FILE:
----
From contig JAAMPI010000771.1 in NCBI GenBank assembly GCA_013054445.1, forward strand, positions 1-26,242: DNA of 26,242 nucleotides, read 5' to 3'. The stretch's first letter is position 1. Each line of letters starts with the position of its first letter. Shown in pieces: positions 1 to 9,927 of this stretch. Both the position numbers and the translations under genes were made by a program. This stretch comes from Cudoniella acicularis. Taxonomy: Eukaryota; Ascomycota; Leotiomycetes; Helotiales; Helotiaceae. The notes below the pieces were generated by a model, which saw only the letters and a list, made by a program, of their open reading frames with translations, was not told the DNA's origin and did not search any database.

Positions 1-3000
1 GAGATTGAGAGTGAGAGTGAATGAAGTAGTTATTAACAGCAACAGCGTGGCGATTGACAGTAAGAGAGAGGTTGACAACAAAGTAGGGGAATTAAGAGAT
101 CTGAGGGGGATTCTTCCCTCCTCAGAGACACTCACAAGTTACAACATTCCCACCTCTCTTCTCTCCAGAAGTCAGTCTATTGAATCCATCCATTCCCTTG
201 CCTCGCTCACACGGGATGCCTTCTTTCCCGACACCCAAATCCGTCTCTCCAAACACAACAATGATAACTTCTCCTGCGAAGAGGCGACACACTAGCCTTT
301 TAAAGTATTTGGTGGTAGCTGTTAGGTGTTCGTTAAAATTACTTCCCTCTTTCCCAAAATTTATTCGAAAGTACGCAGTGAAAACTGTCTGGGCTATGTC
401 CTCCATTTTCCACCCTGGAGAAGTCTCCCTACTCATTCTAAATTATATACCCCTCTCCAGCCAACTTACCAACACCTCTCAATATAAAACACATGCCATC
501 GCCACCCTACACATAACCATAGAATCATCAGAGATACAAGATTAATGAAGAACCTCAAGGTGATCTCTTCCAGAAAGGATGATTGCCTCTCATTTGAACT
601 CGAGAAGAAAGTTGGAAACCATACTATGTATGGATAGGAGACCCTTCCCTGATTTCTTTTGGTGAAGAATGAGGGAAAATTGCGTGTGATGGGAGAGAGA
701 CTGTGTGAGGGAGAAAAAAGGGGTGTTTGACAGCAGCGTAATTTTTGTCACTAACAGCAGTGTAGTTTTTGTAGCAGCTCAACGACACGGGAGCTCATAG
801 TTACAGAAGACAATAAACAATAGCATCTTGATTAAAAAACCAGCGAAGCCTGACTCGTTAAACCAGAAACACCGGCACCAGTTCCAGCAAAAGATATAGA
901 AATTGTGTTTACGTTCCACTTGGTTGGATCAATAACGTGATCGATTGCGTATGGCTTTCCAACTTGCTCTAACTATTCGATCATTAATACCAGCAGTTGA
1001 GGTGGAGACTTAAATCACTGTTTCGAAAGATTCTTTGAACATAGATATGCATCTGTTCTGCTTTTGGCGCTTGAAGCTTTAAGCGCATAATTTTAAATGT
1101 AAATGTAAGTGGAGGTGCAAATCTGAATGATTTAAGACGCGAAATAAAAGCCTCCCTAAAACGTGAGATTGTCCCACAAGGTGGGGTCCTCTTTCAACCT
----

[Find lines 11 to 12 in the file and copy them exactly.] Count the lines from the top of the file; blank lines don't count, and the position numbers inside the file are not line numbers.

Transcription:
801 TTACAGAAGACAATAAACAATAGCATCTTGATTAAAAAACCAGCGAAGCCTGACTCGTTAAACCAGAAACACCGGCACCAGTTCCAGCAAAAGATATAGA
901 AATTGTGTTTACGTTCCACTTGGTTGGATCAATAACGTGATCGATTGCGTATGGCTTTCCAACTTGCTCTAACTATTCGATCATTAATACCAGCAGTTGA